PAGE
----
Or do we simply leave it to the Christian Missionary to carry on the often thankless work (but rewarded by God) in these places where they’ve even endangered their own lives and families for the sake of others. But after all, Christian Missionaries are horrible with their ideas of right & wrong and morality. Never mind that they build homes, drinking wells, schools, teach literacy, help with clothes, food, farming & medical care — all through donations and volunteers.
Wouldn’t our millionaires & billionaires, politicians, sports heroes, music stars & acting artists of Hollywood consider putting their money where there mouth is? Shouldn’t these “talking media heads”, go to these countries and try to implement creative solutions to help these people be able to stay in their home country instead of just taking pictures and interviewing these people in their pain? How can someone film this stuff and NOT give, do, act… give up even 1/4 of their salary and contribute to a solution. It’s so easy to gripe, so hard to labor in the fields.
Now that Trump signed an executive order, people are still griping because the situation still exists. Do these people really expect a massive re-unification of families to happen over night? Many are critical that Trump changed his mind… who cares? At least he saw the problem, the protests and the outrage and he changed his mind and DID at least something. It takes guts to change a position to attempt to make things better.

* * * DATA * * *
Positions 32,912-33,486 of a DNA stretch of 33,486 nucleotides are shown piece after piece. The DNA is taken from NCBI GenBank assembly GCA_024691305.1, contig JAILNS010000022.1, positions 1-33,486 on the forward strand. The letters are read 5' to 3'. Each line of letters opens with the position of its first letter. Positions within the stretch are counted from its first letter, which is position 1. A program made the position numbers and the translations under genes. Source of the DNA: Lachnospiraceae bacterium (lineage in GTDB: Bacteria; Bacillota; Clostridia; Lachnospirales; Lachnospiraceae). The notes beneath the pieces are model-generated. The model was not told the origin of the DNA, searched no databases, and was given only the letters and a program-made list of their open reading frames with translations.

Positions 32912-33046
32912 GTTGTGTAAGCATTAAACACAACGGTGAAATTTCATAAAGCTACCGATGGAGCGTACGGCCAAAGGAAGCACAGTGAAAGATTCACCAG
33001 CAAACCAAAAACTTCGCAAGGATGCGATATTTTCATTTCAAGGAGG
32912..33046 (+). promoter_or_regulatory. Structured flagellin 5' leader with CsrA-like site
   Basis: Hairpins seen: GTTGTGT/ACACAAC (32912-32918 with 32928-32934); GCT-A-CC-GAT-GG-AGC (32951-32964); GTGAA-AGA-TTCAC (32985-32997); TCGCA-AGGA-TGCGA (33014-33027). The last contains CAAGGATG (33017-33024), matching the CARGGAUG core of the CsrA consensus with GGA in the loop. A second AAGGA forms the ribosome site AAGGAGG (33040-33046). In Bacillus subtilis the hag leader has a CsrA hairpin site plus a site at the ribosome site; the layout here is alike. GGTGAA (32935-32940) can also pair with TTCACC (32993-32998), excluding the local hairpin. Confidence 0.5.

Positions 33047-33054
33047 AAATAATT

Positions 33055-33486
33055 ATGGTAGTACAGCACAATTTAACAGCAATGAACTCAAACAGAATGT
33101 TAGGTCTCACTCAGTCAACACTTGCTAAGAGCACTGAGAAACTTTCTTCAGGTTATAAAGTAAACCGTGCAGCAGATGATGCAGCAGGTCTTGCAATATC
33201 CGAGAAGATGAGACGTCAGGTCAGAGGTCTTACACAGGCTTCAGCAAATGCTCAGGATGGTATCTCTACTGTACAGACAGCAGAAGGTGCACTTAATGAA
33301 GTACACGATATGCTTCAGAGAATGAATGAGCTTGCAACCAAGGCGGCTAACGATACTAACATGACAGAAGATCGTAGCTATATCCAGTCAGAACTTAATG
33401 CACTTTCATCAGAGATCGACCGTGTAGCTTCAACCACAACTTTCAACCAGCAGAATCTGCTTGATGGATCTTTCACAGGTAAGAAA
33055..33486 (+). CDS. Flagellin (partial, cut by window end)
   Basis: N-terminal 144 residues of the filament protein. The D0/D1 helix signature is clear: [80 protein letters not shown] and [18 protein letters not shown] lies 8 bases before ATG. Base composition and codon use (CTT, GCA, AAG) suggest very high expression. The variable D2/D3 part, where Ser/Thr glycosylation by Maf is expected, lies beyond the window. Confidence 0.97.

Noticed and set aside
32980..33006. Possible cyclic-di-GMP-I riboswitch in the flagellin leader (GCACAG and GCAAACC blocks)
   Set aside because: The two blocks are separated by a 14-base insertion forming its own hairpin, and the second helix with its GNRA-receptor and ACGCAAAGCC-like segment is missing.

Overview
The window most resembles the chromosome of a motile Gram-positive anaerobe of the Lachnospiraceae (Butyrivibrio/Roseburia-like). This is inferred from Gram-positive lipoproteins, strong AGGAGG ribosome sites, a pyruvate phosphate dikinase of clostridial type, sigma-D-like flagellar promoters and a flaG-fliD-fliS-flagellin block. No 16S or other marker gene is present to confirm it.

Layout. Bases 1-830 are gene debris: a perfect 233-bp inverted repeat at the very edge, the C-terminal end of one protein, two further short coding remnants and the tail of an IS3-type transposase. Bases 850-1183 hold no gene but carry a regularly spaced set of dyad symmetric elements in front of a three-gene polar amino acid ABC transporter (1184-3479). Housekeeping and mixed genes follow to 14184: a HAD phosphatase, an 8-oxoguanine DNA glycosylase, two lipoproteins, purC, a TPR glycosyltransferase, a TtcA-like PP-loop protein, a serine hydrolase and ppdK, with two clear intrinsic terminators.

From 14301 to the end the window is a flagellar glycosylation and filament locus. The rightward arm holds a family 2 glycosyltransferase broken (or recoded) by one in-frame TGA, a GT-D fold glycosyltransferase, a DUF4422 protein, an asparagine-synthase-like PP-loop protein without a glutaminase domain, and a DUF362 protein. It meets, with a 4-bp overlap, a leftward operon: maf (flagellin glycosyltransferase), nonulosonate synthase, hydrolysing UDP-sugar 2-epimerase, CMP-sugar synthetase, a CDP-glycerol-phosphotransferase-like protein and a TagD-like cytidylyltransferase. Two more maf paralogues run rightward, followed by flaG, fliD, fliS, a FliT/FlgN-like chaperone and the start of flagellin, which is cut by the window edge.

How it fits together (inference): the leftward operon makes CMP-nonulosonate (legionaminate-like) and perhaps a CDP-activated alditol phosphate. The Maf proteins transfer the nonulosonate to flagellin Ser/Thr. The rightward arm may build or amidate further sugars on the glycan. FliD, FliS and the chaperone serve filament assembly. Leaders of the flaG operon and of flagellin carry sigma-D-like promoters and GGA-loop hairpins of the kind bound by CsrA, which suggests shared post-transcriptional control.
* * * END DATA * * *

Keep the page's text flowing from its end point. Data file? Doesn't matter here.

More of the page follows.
People are just letting their feelings run wild without knowing the facts and the complexities, pointing fingers and pontificating, including religious leaders and politicians spouting Bible verses to justify their various positions.
Unfortunately we have officials trying to follow the law and congress has yet to fix our broken immigration system.
Did you know that thousands of children have been sent to the US borders by themselves, with no parent? What are we to do with these children, just release them into the packs of ravenous sex slave traffickers & work slave traffickers just waiting to snatch them up. It’s going to take time to pair up parents with children. Yes, it shouldn’t have happened but it did, and it will not be an overnight solution.
This recent video from ABC News talks about how big the complexities of this problem have become.
I hope we will look at ALL the facts before we begin to protest and judge others so harshly and publically shaming them. You may not agree with what you read but it all comes down to enforcing our laws. There is no justification here at all for what’s going on. So our elected officials continue to kick the can down the road or play dodge ball, or catch me if you can, or “oh no, not me, it’s not my fault.”.